Mr. Addison, to save himself trouble, has taken most of his
remarks and classical references. I am told that it is an excel.
lent book for a traveller in Italy." — Vol. ii. p. 351. If credit
is to be given to Addison himself, (and who can doubt his ve-
racity ?) this supposition must be groundless. He expressly
says, “I have taken care to consider particularly the several
passages of the ancient poets, which have any relation to the
places or curiosities I met with ; for, before I entered on my
voyage, I took care to refresh my memory among the classic
authors, and to make such collections out of them as I might
berwards have occasion for, &c.” - Preface to Remarks. — C.
(1) See antè, p. 42.]
2. He was in error. See antè, Vol. III. p. 184. - C.

bringing about the revolution.

Yet I question whether any body can repeat it now(); which shows how improbable it is that much poetry should be preserved by tradition."

One of the company suggested an internal objection to the antiquity of the poetry said to be Ossian's, that we do not find the wolf in it, which must have been the case had it been of that age.

The mention of the wolf had led Johnson to think of other wild beasts; and while Sir Joshua Reynolds and Mr. Langton were carrying on a dialogue about something which engaged them earnestly, he, in the midst of it, broke out, “ Pennant tells of bears." What he added I have forgotten. They went on, which he, being dull of hearing, did not perceive, or, if he did, was not willing to break off his talk ; so he continued to vociferate his remarks, and bear (“ like a word in a catch,” as Beauclerk said) was repeatedly heard at intervals; which coming from him who, by those who did not know him, had been so often assimilated to that ferocious animal, while we who were sitting round could hardly stifle laughter, produced a very ludicrous effect. Silence having ensued, he proceeded : “ We are told, that the black bear is innocent; but I should not like to trust myself with him.” Mr. Gibbon muttered in a low tone of voice, “ I should not like to trust

(1) [Of this celebrated song, Burnet says, “ Perhaps never had so slight a thing so great an effect.” According to Lord Dartmouth, “there was a particular expression in it which the king remembered he had made use of to the Earl of Dorset, from whence it was concluded that he was the author.” The song will be found in Percy's Reliques, vol. ii. p. 376., where it is attributed to Lord Wharton. MARKLAND.)

* Geneland sincetiam inetnew, 1852

myself with you." This piece of sarcastic pleasantry was a prudent resolution, if applied to a competition of abilities. (1)

Patriotism having become one of our topics, Johnson suddenly uttered, in a strong determined tone, an apophthegm, at which many will start: “ Patriotism is the last refuge of a scoundrel.” (?) But let it be considered, that he did not mean a real and generous love of our country, but that pretended patriotism, which so many, in all ages and countries, have made a cloak for self-interest. I maintained, that certainly all patriots were not scoundrels. Being urged (not by Johnson) to name one exception, I mentioned an eminent person (3), whom we all greatly admired. Johnson. “Sir, I do not say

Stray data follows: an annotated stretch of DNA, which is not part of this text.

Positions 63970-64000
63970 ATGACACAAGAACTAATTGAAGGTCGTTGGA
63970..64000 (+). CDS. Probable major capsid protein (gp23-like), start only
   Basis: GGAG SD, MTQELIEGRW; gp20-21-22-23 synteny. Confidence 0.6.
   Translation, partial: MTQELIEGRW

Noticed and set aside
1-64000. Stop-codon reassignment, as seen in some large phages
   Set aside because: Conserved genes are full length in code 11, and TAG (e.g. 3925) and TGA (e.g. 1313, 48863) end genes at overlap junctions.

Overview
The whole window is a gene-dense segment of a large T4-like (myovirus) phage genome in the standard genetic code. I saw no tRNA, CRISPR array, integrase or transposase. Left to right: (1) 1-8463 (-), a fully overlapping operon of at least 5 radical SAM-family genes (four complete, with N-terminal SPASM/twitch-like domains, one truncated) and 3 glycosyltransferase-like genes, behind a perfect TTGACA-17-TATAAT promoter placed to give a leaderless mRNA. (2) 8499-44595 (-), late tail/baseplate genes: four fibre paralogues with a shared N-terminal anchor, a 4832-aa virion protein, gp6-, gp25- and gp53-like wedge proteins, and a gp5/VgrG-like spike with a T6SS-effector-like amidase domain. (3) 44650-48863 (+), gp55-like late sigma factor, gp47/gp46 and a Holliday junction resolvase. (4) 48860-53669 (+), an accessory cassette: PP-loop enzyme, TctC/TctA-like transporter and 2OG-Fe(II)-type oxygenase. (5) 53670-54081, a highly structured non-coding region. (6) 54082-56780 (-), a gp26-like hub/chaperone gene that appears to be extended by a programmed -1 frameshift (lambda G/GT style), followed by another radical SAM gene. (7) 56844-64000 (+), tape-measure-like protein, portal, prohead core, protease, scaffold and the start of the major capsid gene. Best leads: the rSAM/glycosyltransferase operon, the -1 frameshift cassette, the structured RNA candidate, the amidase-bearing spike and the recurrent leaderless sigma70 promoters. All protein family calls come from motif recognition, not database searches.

that he is not honest; but we have no reason to conclude from his political conduct that he is honest. Were he to accept a place from this ministry, he would lose that character of firmness which he has, and might be turned out of his place in a year. This ministry is neither stable, nor grateful to their friends,

(1) Mr. Green, the anonymous author of the “ Diary of a Lover of Literature” (printed at Ipswich), states, under the date of 13th June, 1796, that a friend whom he designates by the initial M (and whom I believe to be my able and obliging friend Sir James Mackintosh), talking to him of the relative ability of Burke and Gibbon, said, “ Gibbon might have been cut out of a corner of Burke's mind without his missing it.” I fancy, now that enthusiasm has cooled, Sir James would be inclined to allow Gibbon a larger share of mind, though his intellectual powers can never be compared with Burke's.-C.

(2) This remarkable sortie, which has very much amused the world, will hereafter be still more amusing, when it is known, that it appears, by the books of the Club, that at the moment it was uttered, Mr. For was in the chair, - C.

3) No doubt Mr. Burke. --C.